Think about the last time you watched a comedy like Project X, The Hangover or The Inbetweeners. If you’ve seen the movies, you probably didn’t even notice it the first time you watched them, but they actually sexually objectify women – subtle as it may be.

“Sexual objectification!” you exclaim. “What sexual objectification?!”

Don’t get us wrong – those party-culture, comedy movies are hilarious, but it’s the underlying sexual objectification of women in these movies that is not so funny. You’ll probably agree with us after reading these mini reviews:

1. Project X (2012)

Project X summarises the idea of the male gaze into ninety minutes of a film about an out of control party. Apart from the textbook ‘good girl’ in the film, all of the women exist purely for the pleasure of male viewers: think up-skirt shots and exposed breasts. Watch the trailer below and try to spot a woman not being treated as a sexual object (hint – it’s nearly impossible). The sexual objectification presented in Project X can have a dangerous impact on the mental health and body image of young women, as well as negatively influencing the behaviour of young men towards women.

2. The Hangover (2009)

The Hangover is based around a bachelor party (defined by alcohol, drugs, gambling and the sex industry) in Las Vegas and the lack of memory which results for the male characters the morning after. The majority of the women in the film – girlfriends and wives – are portrayed as disposable, unopinionated and accomodating of all behaviour. The only character who offers any critique, or pretty much has an opinion, is Stu’s girlfriend, although she is portrayed as controlling, crazy and unsympathetic. This is an objectifying, poor representation of women, concocting certain stereotypes which may pose as harmful to both male and female viewers.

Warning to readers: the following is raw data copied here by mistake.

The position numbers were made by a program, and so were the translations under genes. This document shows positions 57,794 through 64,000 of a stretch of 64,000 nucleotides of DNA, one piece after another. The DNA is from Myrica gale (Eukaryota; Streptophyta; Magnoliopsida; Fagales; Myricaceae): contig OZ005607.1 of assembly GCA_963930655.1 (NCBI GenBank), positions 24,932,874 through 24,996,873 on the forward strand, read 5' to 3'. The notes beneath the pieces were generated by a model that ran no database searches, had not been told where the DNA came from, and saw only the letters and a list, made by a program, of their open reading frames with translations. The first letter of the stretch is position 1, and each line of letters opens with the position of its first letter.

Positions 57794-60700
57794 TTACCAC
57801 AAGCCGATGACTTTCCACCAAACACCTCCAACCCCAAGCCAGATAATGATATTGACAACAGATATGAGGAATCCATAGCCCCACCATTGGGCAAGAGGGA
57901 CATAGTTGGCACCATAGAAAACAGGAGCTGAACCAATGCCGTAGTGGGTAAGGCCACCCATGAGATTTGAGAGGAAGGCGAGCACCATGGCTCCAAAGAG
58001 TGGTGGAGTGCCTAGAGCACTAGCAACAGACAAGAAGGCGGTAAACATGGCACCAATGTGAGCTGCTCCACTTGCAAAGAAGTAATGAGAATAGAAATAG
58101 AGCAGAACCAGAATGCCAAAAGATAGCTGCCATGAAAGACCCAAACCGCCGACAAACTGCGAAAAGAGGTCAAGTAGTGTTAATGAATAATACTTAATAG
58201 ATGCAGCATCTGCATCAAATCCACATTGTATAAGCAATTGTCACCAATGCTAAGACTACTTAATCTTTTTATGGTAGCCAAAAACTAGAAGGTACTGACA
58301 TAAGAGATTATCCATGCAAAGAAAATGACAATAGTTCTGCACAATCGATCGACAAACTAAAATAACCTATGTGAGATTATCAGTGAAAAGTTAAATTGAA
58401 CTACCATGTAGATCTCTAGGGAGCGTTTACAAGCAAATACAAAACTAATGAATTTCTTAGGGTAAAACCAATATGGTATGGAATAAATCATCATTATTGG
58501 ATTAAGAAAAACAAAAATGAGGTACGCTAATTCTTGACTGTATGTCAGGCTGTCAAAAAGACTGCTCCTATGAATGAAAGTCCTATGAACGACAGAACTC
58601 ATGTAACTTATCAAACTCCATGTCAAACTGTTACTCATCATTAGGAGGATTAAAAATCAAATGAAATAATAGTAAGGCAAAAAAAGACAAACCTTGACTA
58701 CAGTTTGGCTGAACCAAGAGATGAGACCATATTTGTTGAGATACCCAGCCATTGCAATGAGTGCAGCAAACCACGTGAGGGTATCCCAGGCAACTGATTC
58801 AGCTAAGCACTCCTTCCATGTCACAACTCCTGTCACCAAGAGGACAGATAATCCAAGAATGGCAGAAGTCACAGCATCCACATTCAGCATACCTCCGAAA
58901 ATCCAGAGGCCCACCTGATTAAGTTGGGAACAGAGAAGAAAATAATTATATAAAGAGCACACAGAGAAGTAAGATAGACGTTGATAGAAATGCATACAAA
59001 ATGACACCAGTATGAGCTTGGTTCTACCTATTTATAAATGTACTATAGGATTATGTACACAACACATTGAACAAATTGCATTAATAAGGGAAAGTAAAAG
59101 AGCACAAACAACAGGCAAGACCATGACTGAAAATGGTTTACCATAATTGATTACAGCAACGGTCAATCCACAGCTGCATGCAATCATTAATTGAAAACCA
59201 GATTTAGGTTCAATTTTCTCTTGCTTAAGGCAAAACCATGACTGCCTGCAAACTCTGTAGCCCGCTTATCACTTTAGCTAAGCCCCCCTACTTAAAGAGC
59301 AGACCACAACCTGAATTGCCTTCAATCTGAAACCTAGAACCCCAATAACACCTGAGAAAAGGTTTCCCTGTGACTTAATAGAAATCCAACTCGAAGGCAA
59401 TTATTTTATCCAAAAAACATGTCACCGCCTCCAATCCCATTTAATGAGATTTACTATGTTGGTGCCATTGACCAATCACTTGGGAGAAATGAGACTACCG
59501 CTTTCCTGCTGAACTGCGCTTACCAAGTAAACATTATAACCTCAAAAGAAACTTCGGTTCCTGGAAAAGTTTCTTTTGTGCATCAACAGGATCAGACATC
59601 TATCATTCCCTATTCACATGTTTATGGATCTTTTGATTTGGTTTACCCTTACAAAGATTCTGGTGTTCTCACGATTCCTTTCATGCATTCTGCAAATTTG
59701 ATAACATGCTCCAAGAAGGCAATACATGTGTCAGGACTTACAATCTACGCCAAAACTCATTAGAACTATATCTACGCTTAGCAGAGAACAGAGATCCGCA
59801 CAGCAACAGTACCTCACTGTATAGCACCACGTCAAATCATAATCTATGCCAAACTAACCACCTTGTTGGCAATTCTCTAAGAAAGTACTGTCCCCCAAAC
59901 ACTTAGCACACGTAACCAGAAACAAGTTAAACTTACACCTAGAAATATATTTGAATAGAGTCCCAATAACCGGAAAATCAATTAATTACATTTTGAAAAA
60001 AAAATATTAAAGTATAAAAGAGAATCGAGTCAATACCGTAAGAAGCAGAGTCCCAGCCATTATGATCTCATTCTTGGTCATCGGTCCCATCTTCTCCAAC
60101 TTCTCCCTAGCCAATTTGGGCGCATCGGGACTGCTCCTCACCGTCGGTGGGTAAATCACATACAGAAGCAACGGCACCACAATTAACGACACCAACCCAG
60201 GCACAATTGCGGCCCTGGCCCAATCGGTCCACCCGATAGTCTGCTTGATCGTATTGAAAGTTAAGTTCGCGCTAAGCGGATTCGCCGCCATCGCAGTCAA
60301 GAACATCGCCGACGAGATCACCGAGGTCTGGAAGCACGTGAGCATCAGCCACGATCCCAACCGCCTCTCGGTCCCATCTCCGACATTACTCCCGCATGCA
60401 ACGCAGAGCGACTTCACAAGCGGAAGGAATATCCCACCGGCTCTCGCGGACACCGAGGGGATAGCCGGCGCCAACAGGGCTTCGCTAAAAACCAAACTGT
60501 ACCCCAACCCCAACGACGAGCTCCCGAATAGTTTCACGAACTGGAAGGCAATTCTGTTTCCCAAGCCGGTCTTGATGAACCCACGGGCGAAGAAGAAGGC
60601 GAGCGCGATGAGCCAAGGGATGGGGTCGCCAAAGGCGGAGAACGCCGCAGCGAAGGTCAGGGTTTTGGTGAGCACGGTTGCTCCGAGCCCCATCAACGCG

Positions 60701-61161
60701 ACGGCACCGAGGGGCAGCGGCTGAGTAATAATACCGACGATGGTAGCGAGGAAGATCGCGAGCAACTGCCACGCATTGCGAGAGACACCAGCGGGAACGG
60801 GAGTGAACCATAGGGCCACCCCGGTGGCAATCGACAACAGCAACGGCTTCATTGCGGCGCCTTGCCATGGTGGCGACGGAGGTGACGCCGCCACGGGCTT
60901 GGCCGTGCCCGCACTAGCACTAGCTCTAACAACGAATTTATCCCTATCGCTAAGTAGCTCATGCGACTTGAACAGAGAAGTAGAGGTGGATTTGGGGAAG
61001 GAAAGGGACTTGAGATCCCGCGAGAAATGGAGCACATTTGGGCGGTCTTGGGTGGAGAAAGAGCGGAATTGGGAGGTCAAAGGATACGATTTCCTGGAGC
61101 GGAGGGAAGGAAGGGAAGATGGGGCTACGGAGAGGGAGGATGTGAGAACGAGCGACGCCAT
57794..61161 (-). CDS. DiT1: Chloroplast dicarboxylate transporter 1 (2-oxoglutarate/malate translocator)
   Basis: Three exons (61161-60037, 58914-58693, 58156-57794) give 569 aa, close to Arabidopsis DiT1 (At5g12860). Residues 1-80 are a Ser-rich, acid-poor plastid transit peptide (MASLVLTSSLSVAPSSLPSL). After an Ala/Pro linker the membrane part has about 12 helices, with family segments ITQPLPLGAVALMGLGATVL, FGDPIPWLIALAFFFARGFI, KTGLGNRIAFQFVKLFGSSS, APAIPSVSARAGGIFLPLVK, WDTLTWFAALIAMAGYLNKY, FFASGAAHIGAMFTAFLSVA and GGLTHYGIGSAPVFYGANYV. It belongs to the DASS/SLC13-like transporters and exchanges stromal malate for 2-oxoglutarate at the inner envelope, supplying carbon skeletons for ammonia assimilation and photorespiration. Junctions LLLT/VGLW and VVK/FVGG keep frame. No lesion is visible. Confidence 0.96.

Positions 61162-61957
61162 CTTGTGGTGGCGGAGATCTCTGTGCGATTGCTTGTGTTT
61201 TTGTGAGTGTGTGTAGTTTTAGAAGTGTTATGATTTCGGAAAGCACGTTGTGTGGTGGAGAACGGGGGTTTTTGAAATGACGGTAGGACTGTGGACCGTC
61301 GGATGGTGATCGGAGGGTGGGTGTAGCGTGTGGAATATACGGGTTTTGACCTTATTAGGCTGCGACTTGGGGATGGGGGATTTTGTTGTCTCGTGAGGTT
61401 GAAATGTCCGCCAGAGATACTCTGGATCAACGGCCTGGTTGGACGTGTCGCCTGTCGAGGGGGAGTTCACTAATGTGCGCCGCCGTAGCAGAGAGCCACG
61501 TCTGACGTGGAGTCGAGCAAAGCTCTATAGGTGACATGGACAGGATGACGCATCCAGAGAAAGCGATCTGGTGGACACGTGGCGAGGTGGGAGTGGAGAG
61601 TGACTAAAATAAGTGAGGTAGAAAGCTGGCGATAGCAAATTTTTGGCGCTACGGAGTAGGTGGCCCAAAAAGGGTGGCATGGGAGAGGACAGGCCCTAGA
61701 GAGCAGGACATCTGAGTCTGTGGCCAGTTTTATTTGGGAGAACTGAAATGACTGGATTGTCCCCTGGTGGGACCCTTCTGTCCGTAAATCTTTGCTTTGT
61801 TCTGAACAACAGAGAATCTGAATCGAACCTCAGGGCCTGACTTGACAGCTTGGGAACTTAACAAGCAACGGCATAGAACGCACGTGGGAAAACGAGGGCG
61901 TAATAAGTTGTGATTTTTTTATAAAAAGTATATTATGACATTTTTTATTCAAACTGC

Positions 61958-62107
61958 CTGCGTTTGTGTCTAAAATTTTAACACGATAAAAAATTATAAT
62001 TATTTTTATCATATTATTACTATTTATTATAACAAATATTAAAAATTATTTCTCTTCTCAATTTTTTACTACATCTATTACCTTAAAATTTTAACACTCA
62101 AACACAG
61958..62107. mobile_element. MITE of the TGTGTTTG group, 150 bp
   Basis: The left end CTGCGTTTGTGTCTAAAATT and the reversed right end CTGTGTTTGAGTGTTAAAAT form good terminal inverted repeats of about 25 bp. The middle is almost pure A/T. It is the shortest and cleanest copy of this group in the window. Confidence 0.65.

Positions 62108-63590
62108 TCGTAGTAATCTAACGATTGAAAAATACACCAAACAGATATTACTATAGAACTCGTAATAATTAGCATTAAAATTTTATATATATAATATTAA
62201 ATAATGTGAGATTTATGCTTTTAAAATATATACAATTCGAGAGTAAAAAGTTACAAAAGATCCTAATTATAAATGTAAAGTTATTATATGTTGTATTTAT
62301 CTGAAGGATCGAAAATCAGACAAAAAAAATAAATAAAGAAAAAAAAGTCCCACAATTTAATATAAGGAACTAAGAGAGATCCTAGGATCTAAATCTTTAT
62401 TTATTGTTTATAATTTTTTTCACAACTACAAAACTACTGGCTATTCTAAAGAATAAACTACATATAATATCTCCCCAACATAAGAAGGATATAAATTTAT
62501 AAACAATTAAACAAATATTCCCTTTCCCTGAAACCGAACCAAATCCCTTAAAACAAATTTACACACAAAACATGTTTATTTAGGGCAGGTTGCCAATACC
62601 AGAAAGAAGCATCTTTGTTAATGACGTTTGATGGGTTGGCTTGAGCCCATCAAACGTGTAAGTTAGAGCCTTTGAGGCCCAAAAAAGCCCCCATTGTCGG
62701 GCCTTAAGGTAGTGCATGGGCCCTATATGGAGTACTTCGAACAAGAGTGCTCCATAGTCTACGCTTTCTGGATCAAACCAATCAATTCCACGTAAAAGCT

3. The Inbetweeners Movie (2011)

The Inbetweeners Movie follows four socially troubled 18-year-olds from the south of England go on holiday by themselves for the first time to Malia. Although many female characters appear in the film as crushes and girlfriends, they also appear as siblings and mothers. Regardless, all female characters are judged on their appearance and often referred to by slang terms for their body parts such as ‘gash’, ‘clunge’ and ‘jugs’ to cite a few. The sexual objectification of women in a comedy movie like The Inbetweeners is actually more harmful than you might think. Because the movie is marketed towards a young adult audience, the viewer is encouraged to share the viewing perspective of the male characters: risking young women becoming sexually objectified subjects, purely existing as recipients of the male gaze.

Have you seen any of these movies? Do you agree with any of the above mini reviews?

Let us know what you think in the comments down below!

– S x



Have you ever been catcalled?

Felt like you were being watched or followed when walking alone at night?

Felt uncomfortable when walking past a group of men all staring at you?

Heard a verbal comment directed at you?

Been honked or whistled at?

Been touched or grabbed in a sexual way by a stranger in public?

You’re not alone.

Studies have proven that over 99% of women have experienced some form of street harassment (stopstreetharassment.org).

We have already established that many films which include themes such as sexual objectification, sexual assault, sexual violence, sexual abuse, stalking and pornography can have adverse affects on the mental health and body image of young girls.

But these films are essentially promoting these ideas to millions of people, with how their female characters act and by how their male characters treat women. This is not only causing women to be impacted in terms of mental health and body image, but also exposing these ideas to men and boys, teaching that this sort of behaviour is acceptable and is socially tolerated.